group of top managers are, we create the opportunity for important advances in research.

First, it allows the explicit introduction of top group integration as a construct. . . .[and

s]econd, explication of the construct of top group integration will allow its use as a

moderator in studies of associations between top group attributes and organizational

outcomes.” As such, the explicit representation of cognitive diversity, through the

identification of cognitive factions, at the beginning of a strategic planning cycle, will

benefit the planning process. Explicit representation of multiple perspectives can

enhance the team’s understanding of the scope of the firm’s environment and situation.

The views from the factions increase the scope of views and alternatives for the firm to

consider. This allows minority views to be explicitly “heard” and discussed that might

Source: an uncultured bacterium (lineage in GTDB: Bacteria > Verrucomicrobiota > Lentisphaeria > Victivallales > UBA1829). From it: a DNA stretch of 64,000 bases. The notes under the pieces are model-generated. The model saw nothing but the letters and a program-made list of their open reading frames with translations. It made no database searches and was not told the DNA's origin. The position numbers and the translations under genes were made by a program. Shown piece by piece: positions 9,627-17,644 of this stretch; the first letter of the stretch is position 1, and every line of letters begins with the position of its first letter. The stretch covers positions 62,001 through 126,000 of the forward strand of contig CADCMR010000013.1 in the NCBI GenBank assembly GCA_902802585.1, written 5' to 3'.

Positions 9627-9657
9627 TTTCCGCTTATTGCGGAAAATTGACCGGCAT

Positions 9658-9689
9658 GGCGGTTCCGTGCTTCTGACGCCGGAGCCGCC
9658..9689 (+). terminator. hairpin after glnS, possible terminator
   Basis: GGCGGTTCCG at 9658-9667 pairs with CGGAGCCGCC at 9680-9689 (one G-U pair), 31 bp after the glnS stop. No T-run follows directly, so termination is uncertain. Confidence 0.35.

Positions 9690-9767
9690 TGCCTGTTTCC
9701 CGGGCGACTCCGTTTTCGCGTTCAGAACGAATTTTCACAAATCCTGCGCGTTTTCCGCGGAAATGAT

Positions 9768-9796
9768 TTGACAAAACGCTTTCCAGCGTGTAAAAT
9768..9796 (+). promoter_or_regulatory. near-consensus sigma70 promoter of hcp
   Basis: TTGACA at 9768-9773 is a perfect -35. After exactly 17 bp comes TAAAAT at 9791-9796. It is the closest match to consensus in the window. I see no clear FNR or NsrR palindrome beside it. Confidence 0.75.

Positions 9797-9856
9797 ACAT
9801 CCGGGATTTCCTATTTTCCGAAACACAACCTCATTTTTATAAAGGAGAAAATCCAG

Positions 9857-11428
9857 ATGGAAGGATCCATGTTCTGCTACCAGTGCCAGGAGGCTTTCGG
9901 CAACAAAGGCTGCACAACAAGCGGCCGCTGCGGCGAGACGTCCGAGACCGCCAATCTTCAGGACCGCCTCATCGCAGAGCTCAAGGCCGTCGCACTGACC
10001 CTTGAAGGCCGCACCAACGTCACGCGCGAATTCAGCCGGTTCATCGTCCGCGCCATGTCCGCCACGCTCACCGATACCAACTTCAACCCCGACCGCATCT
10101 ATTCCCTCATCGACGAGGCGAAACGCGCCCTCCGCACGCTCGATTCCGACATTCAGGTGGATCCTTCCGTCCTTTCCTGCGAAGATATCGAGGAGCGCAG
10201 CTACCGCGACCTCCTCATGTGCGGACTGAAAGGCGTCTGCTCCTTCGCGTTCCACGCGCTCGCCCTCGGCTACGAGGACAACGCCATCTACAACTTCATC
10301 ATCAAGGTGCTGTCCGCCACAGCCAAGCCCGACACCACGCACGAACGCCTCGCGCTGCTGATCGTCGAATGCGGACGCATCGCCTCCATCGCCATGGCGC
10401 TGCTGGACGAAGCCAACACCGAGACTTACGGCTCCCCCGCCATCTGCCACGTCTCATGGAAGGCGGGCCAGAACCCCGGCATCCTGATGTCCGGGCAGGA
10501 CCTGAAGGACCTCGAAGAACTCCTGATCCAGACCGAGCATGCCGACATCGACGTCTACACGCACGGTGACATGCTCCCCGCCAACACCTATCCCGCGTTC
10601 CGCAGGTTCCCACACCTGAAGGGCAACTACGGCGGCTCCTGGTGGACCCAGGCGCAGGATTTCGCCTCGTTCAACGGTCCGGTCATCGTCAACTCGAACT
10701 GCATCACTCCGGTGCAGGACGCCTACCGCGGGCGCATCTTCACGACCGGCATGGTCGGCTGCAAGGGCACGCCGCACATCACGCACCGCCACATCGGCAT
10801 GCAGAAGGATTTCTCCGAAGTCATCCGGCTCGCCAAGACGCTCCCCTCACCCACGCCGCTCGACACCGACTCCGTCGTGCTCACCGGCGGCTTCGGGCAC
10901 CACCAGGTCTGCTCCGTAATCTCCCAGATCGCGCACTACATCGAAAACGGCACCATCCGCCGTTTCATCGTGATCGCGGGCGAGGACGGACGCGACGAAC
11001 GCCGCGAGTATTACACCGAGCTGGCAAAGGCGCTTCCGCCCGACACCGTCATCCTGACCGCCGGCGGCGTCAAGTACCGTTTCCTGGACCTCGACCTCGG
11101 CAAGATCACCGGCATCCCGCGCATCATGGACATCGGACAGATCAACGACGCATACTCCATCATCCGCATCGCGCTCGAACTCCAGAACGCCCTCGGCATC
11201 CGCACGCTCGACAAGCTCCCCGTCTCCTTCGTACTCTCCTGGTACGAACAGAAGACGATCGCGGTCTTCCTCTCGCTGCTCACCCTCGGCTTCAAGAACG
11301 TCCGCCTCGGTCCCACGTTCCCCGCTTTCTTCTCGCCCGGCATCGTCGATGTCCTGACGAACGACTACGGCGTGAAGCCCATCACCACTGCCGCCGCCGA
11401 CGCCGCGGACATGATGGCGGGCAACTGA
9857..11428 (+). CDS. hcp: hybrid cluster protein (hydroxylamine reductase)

otherwise be ignored. As such, at the initial stage of a strategic planning cycle, an explicit

representation of the different perspectives, belief structures of cognitive factions, prior

to the negotiating and bargaining processes can be beneficial to the top management

team in developing a better plan.

In the remainder of the paper, we review causal mapping techniques, overview our causal

mapping-based approach for capturing individual and deriving collective cause maps,

identify the cognitive factions through the use of cluster analysis and describe the

factions using various analytical techniques that demonstrate that indeed the factions

are different. Next, we discuss the collective causal maps of the cognitive factions and

summarize the results. Finally, we discuss implications for managers and researchers.